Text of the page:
Monday, October 27, 2014

The Day I Got A Restraining Order. And My Power Back.


When it comes to domestic violence and an abuser staying in control, that's their most valuable and powerful asset -- the victim's silence.

A couple months ago, Aiden's other parent resurfaced, He started texting and calling me non-stop, and then showing up to my apartment building uninvited.

Stalking and harassing and trying to intimidate me.

I wasn't sure what his motives were, but I had two guesses: either he found this little space on the Internet, got a glimpse into Aiden's life, and wanted to be a part of it... or something in his life is currently out of his control and he's looking for a way to exert power over something or someone else.

And that someone is me.

Deep, deep, deep down inside, I'm hoping it's the former. But my heart, mind, and soul are telling me that it's the latter.


Either way, I've been afraid. More afraid than I ever thought I'd be. And, consequently, more stressed than I ever thought I'd be.

I've always tried to imagine what it would be like to run into him or see him again. I figured I'd be a little scared, but still brave. Brave enough to walk with my head up and shoulders squared. Brave enough to speak my truth and tell it like it is. Brave enough to act from a place of power and strength, not confusion, fear, or despair.

But when I saw him standing on the corner of my block a few weeks ago, I froze. My head was not up, my shoulders were not squared. Instead, my heart stopped on that Tuesday evening.

You have got to be kidding me, was my first thought.

I hope he doesn't try to start some shit, was my second.

I held Aiden's hand as tight as I could and hurried into our building. I was shaking and the tears were beginning to form in my eyes and my mind was racing... Please just let me make it inside my apartment. Please just let me be safe. Please just let me spare Aiden from witnessing anything horrific right now. Please let us just get upstairs and lock the doors behind us...

Once upstairs, my phone rang. Over and over and over again. It was him. Then the text messages came. Over and over and over again.

I didn't respond. I contemplated calling the police, but I didn't want Aiden to have to hear or see any of that. (Although he was clearly aware of my stress and emotional state.)

That's the thing about living in a constant state of fear and stress and panic... it effs up your entire life and it's no way to live.

In fact, it's downright debilitating!

Having to look over my shoulders every five seconds whenever I was leaving my home or coming back to my home is no way to live. But I've lived that way these past few weeks. Having to literally run from my building to the train station or from the train station to my building because I didn't want to run in to my abuser is also no way to live. But, again, I've lived that way in these past few weeks.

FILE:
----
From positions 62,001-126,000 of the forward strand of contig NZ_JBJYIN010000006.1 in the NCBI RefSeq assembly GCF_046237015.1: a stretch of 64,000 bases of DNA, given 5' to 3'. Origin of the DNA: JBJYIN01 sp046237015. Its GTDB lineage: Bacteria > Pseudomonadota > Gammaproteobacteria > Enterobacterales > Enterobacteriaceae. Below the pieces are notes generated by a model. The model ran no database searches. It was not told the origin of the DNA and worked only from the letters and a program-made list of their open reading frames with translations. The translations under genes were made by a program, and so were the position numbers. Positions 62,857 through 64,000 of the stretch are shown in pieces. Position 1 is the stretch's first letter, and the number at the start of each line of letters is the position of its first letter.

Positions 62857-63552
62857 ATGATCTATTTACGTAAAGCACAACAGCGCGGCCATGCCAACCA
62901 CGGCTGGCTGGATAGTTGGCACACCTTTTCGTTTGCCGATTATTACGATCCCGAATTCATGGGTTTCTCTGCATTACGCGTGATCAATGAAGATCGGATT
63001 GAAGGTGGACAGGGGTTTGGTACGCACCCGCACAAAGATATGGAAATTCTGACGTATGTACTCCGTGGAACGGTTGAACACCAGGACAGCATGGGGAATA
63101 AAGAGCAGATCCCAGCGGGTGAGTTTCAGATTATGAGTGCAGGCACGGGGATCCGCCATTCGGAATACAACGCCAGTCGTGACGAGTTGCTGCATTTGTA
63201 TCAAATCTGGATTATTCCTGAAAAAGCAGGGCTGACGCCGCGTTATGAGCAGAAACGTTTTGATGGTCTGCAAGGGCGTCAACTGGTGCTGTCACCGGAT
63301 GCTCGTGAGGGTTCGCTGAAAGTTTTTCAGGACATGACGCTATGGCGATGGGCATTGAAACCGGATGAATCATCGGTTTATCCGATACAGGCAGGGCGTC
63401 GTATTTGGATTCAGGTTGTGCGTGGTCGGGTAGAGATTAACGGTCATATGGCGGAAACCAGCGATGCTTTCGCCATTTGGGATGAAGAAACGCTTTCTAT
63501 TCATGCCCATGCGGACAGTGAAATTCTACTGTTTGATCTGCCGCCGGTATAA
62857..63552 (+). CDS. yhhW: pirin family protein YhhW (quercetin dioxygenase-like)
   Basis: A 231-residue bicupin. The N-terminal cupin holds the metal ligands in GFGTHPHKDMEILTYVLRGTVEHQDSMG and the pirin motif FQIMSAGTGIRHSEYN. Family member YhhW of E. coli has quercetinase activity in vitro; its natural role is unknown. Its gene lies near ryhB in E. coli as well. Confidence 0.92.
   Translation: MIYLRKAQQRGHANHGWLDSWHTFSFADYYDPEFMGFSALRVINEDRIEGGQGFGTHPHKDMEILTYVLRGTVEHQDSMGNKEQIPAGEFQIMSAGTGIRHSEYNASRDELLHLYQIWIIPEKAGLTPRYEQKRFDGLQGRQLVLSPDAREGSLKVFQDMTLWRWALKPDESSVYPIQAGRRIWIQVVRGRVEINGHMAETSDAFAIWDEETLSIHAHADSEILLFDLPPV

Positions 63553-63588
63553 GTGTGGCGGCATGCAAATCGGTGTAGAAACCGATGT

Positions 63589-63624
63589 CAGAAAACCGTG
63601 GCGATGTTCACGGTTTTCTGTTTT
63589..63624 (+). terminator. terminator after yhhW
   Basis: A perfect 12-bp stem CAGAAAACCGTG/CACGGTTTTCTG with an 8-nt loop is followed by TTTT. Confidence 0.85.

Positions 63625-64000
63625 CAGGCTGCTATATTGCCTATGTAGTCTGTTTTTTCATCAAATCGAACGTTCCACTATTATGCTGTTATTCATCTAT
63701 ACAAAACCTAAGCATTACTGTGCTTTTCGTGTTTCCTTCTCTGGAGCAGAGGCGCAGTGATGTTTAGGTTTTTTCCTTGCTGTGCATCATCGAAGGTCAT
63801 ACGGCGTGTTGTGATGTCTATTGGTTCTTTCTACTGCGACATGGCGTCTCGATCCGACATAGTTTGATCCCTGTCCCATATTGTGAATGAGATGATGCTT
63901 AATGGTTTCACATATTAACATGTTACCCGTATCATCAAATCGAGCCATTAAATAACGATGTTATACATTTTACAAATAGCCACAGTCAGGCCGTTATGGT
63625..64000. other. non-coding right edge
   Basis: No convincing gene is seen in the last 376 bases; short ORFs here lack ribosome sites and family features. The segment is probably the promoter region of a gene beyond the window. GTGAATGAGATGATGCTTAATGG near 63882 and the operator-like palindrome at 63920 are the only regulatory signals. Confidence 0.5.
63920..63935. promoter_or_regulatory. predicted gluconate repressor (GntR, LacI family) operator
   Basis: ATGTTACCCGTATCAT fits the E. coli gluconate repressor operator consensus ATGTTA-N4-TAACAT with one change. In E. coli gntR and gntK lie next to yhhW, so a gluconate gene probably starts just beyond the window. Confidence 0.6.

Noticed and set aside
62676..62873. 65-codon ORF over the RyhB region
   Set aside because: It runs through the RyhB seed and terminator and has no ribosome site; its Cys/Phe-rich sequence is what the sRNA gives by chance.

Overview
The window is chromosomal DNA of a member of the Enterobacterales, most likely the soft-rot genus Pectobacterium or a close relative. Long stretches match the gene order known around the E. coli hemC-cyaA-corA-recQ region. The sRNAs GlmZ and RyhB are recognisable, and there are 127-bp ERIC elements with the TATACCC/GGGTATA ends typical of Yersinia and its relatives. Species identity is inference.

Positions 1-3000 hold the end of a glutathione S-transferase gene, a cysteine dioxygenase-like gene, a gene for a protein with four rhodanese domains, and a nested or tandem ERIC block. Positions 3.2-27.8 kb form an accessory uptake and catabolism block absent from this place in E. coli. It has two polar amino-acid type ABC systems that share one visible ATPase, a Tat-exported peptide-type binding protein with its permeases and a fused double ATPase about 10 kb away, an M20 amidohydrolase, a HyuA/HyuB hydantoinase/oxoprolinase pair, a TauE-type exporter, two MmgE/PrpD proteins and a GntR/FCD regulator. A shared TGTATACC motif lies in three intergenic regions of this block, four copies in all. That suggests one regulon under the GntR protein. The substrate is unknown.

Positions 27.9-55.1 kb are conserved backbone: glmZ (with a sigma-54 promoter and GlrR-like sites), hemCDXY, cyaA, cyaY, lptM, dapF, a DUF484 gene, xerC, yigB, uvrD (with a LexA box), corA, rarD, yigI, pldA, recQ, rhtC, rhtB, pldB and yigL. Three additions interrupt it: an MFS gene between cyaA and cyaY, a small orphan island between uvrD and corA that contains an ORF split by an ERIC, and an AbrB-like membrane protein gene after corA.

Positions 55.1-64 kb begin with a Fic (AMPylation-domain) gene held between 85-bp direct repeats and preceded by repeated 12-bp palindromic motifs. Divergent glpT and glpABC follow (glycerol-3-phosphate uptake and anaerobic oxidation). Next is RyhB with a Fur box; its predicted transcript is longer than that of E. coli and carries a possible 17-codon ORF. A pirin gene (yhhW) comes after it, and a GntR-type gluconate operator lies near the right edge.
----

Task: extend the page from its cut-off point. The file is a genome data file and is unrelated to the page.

I started locking the top lock of my front door during the day (something that I've never done before!) because I had crazy thoughts of him somehow getting into my apartment while I was at work and holding me hostage in my apartment once I got home.

After all, he's done it before. Twice.

I've spent sleepless nights starring out of my window wondering if he was outside of my building and thinking that I should use the basement exit when I leave for work in the morning.

One weekend, I cancelled lunch plans that I had with a girlfriend (sorry J!) and a fun event that I planned to take Aiden to (sorry A!). Instead, we spent the entire weekend in the apartment because I was too fearful to go outside. I called it our Pajama Party weekend and we made pizza and watched movies.

I always tell folks to share their story, to give a voice to what has happened to them, to begin the healing process. Yet, here I was hiding, running, being silent, being afraid, being powerless...

So I got my power back.

A couple weeks ago, I went to family court and filed for a restraining order. With my head up and shoulders squared. I had to go to that place and relive the abuse so that I could tell the court clerk and the judge exactly what happened to me, but I did it. I was nervous and scared, but I knew that I had to push pass those feelings to end up on the other side.

The judge granted my restraining order and the police served it to him.

Game over.

He's not allowed to be near me, my home, my work, Aiden's school, or any place that I frequent. He's not allowed to contact me by mail, phone, e-mail, voicemail, or use any other means to get in contact with me. He can't assault, harass, menace, strangle, attempt to intimidate, coerce, or engage in any other type of disorderly conduct towards me. He can't interfere with the care and custody of my parenting. He can't try -- in any way -- to exude power over me.

Not anymore.

A schedule will be set up by family court in order for Aiden and him to have visits with each other and I have to walk around with my extra copy of the restraining order at all times. (You know, just in case shit hits the fan.) It feels kinda weird having to walk around with a piece of paper at all times, but if it means that Aiden and I will be safe, I'll do it.

I told my story. It's documented. It's on the record. And I can't help but to feel a bit more free.

And powerful.

After all these years, I got a restraining order. And my power back.


  1. Brave and good decision making skills my dear....I am cheering you on from over here. Kudos!

  2. I am so proud of you. I hope that you telling your story encourages others to do the same. Take back their power. <3

  3. Yes!

    Don't EVER allow someone to have so much power of you and your emotions. He needs to know that this is Alicia 10.0 and those old tactics are null and void!


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